Enjoy this win as Siddhattha Gotama would

The Red Sox salvaged a game in what could have been a grotesque and season crushing sweep.

The blog boards and articles in news papers all were filled with abject panic. The New York Times gleefully wrote about the lack of identity of the Red Sox and their fans.

I get an e mail an hour asking me “is this Red Sox team any good?”

I can break down pitching stats and hitting stats. I can look at the schedule and who is on the farm. I can rattle off batting average, OPS, VORP, ERA and fielding percentage.

But I won’t.
Instead I will relay an episode involving Siddhattha Gotama, aka The Enlightened One, aka The Supreme Buddha.

Early in his path to enlightenment, Siddhattha left his opulent life as a prince to experience intense pain and suffering as a monk.

He fasted, beat himself, wouldn’t bathe, wouldn’t cut his hair and wouldn’t speak. He literally went from a life of luxury and ease to a self imposed forbidding of any pleasures. And yet he still found himself unfulfilled.

Then one day he overheard a sitar teacher walking by talking to his student. The teacher said “if you wind the string too tight it will break and if you have the string too loose, there will be no music”.

After hearing those words, Siddartha realized the middle way of life – it didn’t have to be free of worries but it also didn’t have to be without joy.

Then he sat under that tree and reached peace and enlightenment.

(And yes, Sidd Finch was named after Siddartha.)

And that’s what we Red Sox fans need to do… find that middle way.

We can’t have the arrogance that a playoff birth is a given and also not to panic and torture ourselves after a losing streak.

This may not be 2004 or 2007, but it isn’t 1987 either when they went from a strike away from winning it all to having a losing season the next year.

There are 130 games to go… and this Red Sox team has won as many as they lost, so they truly are in the middle way.

I am not saying don’t be passionate about the team and cheer them on. By all means, that’s what we SHOULD be doing.

But the loathing and suffering and panic aren’t getting us anywhere as a fan base.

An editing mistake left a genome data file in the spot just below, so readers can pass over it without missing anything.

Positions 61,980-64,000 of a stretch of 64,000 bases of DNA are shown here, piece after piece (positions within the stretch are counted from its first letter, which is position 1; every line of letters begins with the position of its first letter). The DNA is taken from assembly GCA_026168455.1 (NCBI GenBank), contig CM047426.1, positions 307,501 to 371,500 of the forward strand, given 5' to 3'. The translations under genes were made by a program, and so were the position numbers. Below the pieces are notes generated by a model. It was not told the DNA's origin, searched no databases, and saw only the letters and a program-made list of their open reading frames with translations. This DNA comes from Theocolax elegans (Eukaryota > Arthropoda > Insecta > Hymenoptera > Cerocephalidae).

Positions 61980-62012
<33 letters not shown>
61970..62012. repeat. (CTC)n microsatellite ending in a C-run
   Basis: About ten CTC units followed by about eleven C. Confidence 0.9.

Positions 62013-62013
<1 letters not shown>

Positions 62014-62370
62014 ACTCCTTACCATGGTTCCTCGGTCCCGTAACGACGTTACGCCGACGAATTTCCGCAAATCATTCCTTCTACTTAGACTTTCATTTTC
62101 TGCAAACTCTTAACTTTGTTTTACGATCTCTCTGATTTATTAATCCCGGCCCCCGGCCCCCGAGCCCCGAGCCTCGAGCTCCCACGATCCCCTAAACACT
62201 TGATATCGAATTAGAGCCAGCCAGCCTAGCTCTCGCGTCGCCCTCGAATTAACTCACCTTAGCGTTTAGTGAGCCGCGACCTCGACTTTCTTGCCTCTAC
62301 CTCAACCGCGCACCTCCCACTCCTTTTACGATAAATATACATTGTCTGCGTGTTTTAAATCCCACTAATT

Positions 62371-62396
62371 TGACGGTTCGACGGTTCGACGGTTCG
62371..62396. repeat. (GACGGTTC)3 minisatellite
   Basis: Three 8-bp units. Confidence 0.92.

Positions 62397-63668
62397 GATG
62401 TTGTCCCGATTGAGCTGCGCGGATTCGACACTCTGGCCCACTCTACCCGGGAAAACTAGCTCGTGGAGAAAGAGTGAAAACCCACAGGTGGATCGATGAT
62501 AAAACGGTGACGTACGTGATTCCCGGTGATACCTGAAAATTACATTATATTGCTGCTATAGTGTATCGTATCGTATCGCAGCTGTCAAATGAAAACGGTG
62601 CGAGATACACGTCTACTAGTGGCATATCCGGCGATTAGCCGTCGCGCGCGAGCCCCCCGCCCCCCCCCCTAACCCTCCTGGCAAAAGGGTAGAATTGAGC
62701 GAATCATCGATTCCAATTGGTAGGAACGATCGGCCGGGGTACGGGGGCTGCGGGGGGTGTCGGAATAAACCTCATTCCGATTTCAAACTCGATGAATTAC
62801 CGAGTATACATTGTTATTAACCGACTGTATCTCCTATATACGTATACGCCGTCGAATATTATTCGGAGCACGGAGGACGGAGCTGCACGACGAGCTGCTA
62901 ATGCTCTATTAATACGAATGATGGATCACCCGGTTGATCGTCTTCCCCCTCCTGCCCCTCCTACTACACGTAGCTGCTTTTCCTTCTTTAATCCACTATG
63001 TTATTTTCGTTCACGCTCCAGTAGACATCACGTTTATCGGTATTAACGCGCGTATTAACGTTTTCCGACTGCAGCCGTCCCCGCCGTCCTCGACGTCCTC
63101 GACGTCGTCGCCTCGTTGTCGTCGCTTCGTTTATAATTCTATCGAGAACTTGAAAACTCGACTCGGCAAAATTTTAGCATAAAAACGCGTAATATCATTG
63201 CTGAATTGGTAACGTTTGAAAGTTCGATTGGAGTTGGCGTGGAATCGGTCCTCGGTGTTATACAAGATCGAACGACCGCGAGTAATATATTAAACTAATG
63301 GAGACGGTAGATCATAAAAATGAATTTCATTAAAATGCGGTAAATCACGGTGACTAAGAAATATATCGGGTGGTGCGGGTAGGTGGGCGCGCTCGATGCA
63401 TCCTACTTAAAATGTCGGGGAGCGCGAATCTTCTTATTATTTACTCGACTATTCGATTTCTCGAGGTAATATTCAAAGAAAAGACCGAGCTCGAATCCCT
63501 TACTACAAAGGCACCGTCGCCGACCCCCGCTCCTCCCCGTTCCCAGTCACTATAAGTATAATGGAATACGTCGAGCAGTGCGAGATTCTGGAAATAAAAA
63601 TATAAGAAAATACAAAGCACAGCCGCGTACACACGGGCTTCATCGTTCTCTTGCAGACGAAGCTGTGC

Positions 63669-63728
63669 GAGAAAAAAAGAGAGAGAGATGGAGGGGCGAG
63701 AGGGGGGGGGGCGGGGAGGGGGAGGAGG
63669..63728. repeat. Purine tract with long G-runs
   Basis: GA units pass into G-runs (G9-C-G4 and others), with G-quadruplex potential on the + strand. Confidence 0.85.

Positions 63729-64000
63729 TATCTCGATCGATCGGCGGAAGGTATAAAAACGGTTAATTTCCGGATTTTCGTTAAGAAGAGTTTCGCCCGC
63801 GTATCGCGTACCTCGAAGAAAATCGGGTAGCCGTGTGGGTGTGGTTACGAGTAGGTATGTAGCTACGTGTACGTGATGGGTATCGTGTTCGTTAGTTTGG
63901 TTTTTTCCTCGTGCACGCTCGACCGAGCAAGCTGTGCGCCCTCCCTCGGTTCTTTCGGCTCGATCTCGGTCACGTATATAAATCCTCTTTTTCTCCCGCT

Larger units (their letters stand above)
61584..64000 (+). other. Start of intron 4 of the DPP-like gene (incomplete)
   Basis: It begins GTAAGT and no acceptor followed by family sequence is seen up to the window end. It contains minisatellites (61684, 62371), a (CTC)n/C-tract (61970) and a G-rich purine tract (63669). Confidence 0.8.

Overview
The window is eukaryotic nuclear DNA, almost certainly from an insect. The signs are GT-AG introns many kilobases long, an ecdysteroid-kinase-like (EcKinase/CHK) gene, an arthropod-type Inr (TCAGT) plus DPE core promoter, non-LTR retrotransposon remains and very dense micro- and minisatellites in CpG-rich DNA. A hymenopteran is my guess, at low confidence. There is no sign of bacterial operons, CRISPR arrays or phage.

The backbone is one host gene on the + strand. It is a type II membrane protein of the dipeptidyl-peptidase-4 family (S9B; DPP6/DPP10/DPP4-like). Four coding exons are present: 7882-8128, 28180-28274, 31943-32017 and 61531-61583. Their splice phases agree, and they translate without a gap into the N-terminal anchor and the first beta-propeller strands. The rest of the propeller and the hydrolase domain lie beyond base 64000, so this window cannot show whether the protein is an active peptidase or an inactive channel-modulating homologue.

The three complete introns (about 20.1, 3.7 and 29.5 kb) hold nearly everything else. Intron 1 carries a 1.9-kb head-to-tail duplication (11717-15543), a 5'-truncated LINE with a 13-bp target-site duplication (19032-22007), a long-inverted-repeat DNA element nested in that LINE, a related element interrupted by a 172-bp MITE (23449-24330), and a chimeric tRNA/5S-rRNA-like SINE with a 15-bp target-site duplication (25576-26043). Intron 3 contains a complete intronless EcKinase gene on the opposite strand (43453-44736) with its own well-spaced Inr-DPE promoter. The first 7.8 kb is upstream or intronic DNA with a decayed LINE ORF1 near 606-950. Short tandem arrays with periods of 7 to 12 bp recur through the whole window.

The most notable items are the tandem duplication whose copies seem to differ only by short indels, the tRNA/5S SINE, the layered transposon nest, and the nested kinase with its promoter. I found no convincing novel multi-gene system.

If I went back to that moment when Mariano Rivera was facing the bottom of the lineup, a mere 3 outs from sweeping the Sox in 2004 and I told you that the Red Sox would not only come back and win the ALCS and the World Series… but win another World Series a few years later and play in a thrilling 7 game ALCS in 2008… we’d all take it and probably say “They could stink for the next 10 years after that.”

Find that mentality again.
This year isn’t over, but even if it doesn’t end in a World Series title, remember it wasn’t THAT long ago that we thought of that as a once in a lifetime possibility… not an annual given.

Find the middle way, Sox fans. It will make this year much more enjoyable.

Look at these two faces: Who is having the better day?

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Was it turn back the clock day in Philadelphia?

Seriously… Cole Hamels throws well for the win?
Brad Lidge goes 1-2-3 for the save?

Did I go back in time to 2008?
I had to check to see if Pat Burrell was in the lineup for the Phillies.

(Now where was that start by Hamels and 9th inning by Lidge in the World Series LAST year?)

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No Hitters trump the cycle

It isn’t often then you get a concrete confirmation of an opinion you might have… but I got one this weekend.

I had written that even though hitting for the cycle is about as rare as a pitcher throwing a no hitter… the no hitters are infinitely more memorable.

This weekend Jody Gerut hit for the cycle… and his achievement was noted but hardly treated as front page news.

Dallas Braden throws a no hitter and it is the headline of MLB.com (which with the Red Sox and Yankees playing, an Oakland pitcher being the top news is tremendous.)

Granted it was a perfect game, but that is beside the point.

The no hitter is just more memorable.
I’ll always associate Dallas Braden with his perfect game.
I can already feel myself forgetting Jody Gerut hitting for the cycle.

It may not be fair… but reality sometimes isn’t fair.

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